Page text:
"Our provisions are down, bad debts are down. We lent just over NZ$1 billion this year. We've managed to maintain our margin even though there has been a lot of pressure there and we've managed our costs very effectively including the cost of raising some of our funds at the retail level. So it's a combination of those factors," Price said.
The financial statements show, however, that gross loans fell about NZ$5 million in the six months to September 30 to NZ$2.316 billion and total net loans dropped just under NZ$2 million to NZ$2.014 billion.Meanwhile, UDC's annual provision for credit impairment increased NZ$1.14 million, or 23%, to NZ$6 million.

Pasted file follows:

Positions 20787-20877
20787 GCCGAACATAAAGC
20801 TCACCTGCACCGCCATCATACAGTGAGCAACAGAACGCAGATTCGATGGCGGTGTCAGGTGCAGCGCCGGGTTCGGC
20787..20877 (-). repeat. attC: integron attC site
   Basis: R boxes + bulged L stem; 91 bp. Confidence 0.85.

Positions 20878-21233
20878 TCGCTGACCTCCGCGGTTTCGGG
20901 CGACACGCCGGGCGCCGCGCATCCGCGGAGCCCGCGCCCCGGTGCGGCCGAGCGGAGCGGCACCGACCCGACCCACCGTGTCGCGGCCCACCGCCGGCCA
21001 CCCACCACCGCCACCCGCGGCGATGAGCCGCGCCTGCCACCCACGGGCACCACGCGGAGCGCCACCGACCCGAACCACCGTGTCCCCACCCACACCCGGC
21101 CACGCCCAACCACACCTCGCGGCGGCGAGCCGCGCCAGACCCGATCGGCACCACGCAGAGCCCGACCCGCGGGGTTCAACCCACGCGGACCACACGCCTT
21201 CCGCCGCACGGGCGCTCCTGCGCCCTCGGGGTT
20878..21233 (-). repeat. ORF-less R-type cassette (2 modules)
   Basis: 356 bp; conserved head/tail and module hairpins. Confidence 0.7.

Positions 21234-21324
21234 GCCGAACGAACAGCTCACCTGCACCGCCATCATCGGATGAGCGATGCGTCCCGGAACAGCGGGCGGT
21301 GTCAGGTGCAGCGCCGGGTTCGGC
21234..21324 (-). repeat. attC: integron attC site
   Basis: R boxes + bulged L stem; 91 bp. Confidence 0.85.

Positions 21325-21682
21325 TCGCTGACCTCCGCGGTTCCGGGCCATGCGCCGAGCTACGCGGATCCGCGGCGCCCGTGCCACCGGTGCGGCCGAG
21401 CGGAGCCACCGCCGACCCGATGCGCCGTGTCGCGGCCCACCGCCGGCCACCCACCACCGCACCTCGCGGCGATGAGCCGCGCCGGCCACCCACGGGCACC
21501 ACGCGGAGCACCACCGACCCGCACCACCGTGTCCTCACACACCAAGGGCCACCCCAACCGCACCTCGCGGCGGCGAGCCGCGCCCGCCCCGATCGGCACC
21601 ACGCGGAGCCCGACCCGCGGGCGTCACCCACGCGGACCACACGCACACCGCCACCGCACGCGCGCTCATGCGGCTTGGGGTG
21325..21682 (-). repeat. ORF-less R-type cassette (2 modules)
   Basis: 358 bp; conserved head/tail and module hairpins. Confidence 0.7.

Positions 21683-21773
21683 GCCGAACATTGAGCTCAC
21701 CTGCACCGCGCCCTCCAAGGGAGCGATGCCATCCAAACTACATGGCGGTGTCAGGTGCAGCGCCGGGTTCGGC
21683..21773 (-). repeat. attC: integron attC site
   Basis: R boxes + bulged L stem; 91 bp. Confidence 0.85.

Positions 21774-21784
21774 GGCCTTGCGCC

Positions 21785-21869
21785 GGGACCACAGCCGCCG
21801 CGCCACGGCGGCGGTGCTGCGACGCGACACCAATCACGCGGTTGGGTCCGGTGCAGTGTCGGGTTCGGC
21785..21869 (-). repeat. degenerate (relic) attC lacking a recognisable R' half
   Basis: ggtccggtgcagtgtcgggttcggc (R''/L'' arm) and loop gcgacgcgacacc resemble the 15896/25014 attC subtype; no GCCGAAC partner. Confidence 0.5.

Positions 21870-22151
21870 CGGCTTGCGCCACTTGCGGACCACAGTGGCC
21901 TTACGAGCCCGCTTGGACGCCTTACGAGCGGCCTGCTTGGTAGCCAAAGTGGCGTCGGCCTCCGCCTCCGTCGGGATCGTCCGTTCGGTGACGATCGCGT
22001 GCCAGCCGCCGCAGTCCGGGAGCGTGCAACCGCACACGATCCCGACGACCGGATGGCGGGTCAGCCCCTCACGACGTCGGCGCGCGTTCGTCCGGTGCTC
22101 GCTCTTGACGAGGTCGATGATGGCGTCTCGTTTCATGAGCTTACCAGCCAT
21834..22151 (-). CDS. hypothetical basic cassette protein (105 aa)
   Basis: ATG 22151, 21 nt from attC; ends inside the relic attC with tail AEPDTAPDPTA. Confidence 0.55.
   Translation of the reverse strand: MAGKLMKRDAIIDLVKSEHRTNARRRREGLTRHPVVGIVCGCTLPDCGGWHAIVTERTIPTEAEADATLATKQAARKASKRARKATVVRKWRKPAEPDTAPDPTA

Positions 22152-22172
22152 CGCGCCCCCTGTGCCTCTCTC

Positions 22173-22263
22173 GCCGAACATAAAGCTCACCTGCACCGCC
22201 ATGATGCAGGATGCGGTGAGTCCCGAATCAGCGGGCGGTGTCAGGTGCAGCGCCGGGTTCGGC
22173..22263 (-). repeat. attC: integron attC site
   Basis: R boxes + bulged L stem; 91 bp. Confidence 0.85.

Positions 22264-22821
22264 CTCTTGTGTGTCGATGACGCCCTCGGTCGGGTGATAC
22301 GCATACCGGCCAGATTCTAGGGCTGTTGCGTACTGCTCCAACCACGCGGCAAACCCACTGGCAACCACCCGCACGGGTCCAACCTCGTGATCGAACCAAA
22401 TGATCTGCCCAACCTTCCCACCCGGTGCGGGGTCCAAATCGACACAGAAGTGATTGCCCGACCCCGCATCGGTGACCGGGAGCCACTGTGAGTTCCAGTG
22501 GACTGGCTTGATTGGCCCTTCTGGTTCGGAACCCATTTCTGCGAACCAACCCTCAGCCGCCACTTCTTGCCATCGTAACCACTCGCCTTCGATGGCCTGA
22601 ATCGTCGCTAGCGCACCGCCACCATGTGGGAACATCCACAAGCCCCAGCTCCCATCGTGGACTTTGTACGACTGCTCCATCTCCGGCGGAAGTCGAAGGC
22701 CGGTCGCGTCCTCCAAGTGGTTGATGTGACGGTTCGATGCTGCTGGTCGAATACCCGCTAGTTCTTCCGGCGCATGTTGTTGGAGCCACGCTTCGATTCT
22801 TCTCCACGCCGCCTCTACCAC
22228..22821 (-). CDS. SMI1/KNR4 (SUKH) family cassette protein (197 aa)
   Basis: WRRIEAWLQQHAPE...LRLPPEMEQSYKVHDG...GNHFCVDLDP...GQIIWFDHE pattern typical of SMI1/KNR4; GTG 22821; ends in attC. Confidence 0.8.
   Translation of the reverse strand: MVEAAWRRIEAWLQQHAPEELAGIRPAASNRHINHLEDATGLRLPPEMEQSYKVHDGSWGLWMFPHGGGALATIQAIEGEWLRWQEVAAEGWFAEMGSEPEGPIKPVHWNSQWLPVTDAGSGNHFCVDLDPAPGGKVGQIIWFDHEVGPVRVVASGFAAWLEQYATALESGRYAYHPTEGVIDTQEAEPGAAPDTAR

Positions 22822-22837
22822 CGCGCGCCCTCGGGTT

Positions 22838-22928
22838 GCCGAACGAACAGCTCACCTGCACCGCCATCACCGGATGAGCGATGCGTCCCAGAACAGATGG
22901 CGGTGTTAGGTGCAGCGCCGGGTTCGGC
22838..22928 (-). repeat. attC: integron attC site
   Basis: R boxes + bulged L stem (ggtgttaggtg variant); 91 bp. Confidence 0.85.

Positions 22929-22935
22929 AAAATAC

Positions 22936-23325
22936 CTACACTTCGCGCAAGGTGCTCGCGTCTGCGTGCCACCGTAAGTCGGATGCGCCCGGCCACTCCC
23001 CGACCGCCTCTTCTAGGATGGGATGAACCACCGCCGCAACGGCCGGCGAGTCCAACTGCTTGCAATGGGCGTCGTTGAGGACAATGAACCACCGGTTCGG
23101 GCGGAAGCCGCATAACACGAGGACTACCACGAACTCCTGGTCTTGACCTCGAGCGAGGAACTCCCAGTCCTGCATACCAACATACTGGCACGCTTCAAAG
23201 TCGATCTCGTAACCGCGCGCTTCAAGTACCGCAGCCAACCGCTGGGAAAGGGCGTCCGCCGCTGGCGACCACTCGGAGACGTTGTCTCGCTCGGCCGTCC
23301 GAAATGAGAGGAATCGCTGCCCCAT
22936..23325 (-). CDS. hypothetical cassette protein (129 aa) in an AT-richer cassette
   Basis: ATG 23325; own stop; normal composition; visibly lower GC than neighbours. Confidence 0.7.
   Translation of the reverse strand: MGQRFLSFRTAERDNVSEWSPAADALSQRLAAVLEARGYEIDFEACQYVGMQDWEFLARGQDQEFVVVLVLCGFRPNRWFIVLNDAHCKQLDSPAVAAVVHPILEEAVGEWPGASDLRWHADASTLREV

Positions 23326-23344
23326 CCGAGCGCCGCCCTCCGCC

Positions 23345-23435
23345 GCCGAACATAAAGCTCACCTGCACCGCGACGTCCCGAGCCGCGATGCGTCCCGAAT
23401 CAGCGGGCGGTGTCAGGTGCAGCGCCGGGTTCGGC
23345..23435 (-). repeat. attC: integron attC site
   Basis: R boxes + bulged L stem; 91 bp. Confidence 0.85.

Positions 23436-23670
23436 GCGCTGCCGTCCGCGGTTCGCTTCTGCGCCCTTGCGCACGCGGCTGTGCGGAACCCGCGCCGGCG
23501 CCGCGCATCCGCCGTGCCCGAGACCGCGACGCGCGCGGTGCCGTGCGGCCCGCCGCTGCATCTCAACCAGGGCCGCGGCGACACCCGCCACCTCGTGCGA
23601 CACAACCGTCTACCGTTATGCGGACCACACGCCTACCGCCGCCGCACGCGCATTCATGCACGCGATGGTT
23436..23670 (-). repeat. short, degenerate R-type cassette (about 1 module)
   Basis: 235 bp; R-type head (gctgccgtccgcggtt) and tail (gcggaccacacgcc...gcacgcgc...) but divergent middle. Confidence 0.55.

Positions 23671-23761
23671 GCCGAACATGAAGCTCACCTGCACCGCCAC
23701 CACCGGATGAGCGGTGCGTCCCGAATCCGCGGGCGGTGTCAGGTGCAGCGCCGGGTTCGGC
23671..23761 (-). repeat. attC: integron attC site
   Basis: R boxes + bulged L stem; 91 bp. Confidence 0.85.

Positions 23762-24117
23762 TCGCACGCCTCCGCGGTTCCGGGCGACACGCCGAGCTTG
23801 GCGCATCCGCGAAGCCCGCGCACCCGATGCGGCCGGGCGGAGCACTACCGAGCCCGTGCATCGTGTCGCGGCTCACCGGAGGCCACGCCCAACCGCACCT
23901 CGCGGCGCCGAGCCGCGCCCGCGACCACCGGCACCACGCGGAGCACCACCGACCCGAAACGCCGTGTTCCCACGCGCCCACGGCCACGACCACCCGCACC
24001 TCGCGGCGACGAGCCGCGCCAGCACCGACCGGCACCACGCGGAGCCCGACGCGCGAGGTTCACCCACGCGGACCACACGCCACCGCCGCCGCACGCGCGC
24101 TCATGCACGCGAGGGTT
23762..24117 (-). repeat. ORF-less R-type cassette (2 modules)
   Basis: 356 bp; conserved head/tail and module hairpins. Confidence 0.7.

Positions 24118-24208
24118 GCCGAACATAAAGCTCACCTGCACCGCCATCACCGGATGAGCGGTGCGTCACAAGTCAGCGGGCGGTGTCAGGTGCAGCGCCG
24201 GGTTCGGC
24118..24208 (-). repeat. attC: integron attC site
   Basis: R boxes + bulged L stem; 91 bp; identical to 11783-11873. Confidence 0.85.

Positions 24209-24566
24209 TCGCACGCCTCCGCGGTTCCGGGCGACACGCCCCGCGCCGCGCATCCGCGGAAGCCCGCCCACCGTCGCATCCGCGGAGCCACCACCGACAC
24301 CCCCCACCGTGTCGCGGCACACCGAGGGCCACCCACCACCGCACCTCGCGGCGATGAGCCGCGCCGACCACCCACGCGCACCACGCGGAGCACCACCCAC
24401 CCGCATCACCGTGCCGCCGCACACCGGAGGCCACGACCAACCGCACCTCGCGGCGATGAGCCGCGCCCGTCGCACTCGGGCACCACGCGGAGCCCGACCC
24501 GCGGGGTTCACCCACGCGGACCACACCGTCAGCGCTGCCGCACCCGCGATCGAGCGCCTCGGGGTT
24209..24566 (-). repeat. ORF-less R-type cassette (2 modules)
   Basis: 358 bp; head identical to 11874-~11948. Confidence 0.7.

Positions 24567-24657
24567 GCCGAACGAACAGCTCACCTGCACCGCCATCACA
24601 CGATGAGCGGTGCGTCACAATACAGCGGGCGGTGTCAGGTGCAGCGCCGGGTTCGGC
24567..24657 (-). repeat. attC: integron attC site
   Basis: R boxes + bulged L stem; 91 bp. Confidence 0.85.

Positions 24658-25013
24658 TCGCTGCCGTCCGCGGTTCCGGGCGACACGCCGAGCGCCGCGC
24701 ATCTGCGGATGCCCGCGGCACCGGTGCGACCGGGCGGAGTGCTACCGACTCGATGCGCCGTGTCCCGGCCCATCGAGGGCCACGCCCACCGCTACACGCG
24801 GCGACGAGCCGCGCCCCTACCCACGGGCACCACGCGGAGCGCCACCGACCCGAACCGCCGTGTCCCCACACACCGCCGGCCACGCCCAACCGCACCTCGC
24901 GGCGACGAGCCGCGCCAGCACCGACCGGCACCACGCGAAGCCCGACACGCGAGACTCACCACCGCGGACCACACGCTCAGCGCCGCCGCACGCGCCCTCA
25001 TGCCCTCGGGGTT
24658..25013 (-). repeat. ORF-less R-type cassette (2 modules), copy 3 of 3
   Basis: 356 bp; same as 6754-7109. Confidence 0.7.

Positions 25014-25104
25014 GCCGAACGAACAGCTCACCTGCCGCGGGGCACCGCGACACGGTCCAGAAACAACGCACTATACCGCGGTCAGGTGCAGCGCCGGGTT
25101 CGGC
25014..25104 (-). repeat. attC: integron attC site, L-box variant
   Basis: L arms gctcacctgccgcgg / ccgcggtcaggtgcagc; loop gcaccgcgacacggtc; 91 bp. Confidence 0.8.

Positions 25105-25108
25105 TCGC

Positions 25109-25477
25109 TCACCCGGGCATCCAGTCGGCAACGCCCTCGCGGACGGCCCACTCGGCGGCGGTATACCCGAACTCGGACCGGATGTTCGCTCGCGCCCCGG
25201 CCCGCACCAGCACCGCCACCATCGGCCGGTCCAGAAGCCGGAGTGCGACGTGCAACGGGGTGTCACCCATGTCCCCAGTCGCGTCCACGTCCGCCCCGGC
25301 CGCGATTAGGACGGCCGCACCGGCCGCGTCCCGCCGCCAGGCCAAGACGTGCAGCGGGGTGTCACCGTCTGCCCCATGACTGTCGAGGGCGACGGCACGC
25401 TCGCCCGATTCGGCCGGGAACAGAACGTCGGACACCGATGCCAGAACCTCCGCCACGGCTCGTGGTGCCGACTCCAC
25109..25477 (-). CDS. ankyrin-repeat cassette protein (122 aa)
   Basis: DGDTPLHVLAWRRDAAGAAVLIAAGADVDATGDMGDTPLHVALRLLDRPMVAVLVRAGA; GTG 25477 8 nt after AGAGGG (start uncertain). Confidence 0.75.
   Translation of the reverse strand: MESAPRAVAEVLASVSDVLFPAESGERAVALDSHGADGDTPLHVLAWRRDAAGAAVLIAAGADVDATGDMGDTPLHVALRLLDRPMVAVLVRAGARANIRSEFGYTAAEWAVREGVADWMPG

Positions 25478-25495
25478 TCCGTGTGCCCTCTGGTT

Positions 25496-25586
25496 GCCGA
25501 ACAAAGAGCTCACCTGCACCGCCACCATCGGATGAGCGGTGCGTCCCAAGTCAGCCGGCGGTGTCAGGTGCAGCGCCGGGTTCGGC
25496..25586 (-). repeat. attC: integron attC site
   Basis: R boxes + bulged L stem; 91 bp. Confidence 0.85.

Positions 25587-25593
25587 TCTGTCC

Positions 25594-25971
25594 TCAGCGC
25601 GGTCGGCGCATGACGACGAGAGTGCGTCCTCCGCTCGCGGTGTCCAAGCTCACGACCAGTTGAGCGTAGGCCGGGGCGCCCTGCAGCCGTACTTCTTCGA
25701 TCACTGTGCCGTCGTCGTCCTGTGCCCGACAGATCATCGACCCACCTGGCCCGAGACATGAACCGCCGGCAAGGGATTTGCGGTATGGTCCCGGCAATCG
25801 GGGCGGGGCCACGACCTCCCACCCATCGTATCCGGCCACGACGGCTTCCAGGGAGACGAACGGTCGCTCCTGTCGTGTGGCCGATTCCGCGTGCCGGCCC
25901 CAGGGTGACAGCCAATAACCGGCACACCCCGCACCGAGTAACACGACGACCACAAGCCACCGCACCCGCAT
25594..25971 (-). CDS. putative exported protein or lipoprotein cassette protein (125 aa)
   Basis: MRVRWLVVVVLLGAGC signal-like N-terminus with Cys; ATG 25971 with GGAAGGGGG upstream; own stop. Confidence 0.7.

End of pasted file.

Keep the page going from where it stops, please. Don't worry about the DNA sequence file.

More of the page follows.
Annual net interest income rose NZ$11.9 million, or 15%, to NZ$88.68 million. Total operating income also increased 15%, to NZ$89.4 million, a big contrast to operating expenses which fell NZ$226,000, or about 0.7%, to NZ$30.95 million.
KPMG's annual Financial Institutions Performance Survey for Non-banks, also out yesterday, showed UDC's annual interest margin improved to 4.27% from 3.69%, and its interest spread rose to 3.48% from 2.85%. KPMG also has UDC's operating expenses to operating income down to 34.61% from 40.20% and its impaired asset expense to average loans and advances at 0.30%, up from 0.24%. With total assets of NZ$2.1 billion, UDC is New Zealand's second biggest finance company behind GE Capital, which has about NZ$2.5 billion of assets.
Retail funding market 'competitive'
UDC gets its funding from issuing debenture stock and via a loan from ANZ. As of September 30 it had NZ$1.47 billion worth of debentures on issue, up about NZ$20 million since March 30. It has an NZ$800 million ANZ credit facility, of which NZ$290 million was drawn down at September 30.